US cable leaks reveal disturbing and important information

By Simon Barrow
December 7, 2010

The US diplomatic cables leaked to WikiLeaks, and reproduced by them, by the Guardian, the New York Times and others have been dismissed in some quarters as 'tittle tattle'. Actually, they have revealed some significant, startling and disturbing facts.

Here are just a dozen of them.

* The US asked its diplomats to steal personal human material and information from UN officials and human rights groups, including DNA, fingerprints, iris scans, credit card numbers, internet passwords and ID photos, in violation of international treaties.

* King Abdullah of Saudi Arabia asked the US to attack Iran.

* Officials in Jordan and Bahrain want Iran's nuclear programme stopped by any means available.

* China is getting impatient with an unstable and unpredictable North Korea.

* Britain's Iraq inquiry was manipulated to protect "US interests".

* Sweden is a covert member of NATO and US intelligence. The information sharing thereby involved has been kept from parliament.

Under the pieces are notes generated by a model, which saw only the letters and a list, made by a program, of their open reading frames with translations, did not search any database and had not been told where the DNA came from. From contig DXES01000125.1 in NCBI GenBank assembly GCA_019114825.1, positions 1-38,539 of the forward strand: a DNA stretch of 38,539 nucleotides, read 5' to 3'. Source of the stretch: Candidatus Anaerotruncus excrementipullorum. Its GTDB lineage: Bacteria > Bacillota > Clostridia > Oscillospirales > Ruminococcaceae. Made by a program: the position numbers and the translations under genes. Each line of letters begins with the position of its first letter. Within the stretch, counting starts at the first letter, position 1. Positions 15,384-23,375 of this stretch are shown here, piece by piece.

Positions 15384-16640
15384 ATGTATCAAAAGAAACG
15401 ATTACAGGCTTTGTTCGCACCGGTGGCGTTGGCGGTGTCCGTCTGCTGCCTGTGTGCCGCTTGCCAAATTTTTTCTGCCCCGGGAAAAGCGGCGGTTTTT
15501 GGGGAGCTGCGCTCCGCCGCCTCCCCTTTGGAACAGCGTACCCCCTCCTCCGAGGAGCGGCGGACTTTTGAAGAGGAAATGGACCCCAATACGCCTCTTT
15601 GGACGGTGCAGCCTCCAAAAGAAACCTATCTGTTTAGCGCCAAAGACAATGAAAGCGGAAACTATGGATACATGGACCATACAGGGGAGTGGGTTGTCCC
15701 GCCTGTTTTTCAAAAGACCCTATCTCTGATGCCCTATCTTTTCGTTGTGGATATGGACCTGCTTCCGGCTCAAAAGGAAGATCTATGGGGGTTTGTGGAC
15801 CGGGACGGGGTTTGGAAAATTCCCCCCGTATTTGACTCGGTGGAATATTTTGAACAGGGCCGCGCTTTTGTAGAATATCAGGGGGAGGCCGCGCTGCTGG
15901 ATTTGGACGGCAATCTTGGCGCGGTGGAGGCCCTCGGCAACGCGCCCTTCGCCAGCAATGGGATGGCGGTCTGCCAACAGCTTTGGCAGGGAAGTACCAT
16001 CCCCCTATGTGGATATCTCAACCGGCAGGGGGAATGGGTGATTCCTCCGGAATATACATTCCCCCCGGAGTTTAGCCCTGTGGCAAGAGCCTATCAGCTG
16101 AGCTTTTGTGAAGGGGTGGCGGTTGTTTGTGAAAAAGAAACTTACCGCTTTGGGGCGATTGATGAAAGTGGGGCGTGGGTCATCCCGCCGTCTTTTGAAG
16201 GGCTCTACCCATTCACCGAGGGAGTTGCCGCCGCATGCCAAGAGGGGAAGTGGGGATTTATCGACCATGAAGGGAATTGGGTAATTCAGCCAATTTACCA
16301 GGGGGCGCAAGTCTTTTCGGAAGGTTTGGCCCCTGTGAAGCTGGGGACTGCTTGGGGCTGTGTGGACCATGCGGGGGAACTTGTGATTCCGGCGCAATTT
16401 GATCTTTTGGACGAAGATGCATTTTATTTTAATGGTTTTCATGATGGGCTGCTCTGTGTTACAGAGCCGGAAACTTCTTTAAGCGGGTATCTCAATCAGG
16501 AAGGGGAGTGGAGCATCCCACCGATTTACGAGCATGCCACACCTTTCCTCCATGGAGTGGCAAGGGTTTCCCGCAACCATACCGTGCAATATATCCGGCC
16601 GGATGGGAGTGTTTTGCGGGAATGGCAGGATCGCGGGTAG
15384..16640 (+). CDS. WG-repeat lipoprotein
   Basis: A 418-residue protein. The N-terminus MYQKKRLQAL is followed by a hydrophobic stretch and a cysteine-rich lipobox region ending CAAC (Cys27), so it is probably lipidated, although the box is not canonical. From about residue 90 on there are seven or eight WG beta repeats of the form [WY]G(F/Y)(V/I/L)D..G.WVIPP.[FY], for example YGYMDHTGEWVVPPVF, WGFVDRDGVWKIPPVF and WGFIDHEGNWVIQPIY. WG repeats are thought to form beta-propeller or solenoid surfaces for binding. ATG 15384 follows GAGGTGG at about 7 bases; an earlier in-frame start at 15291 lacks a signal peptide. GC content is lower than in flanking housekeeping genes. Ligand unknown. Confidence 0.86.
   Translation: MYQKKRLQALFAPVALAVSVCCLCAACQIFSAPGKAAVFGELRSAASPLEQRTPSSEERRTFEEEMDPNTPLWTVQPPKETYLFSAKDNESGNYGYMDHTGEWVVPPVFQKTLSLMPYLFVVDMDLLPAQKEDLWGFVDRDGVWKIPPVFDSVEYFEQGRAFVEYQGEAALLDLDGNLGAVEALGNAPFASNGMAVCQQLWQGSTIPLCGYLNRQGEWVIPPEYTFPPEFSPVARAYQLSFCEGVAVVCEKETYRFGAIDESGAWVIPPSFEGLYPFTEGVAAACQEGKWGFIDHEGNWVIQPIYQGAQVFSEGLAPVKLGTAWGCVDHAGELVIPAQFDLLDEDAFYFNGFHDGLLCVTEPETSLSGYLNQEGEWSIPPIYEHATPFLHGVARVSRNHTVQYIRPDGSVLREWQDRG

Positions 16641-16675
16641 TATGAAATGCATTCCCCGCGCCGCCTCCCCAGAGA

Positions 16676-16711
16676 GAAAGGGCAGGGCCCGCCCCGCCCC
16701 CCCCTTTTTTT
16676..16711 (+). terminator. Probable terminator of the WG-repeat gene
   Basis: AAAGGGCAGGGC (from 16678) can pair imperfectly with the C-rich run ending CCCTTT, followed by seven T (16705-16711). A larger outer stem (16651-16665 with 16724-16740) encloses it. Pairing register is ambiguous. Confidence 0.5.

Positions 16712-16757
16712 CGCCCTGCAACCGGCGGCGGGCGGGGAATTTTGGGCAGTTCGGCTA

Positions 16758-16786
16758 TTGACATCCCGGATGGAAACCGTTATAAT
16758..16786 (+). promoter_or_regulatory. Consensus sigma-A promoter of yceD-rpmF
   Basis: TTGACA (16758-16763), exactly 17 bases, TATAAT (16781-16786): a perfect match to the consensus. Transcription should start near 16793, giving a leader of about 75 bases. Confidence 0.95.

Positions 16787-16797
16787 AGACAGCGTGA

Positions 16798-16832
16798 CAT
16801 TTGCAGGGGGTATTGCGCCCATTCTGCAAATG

* Eastern Europe is a major source of arms to groups in the Middle East, with arms trade regulation proving weak and ineffective.

* The US is playing tough to get other countries to take freed detainees from Guantanamo Bay.

* Poland fears Russia, not Iran.

* NATO has a covert plan to protect the Baltic states against possible Russian expansion.

* President Obama agreed to meet the Slovenian President only if Slovenia took a Guantanamo prisoner.

* US Pacific neighbour Kiribati was offered millions of dollars to accept detainees from Guantanamo.

There may be all kinds of questions about WikiLeaks floating around right now, but the importance of the material they have put into the public domain from disgruntled whistleblowers should not be denied; and the enemies they have made by so doing are not surprising.


Simon Barrow is co-director of Ekklesia.

Although the views expressed in this article do not necessarily represent the views of Ekklesia, the article may reflect Ekklesia's values. If you use Ekklesia's news briefings please consider making a donation to sponsor Ekklesia's work here.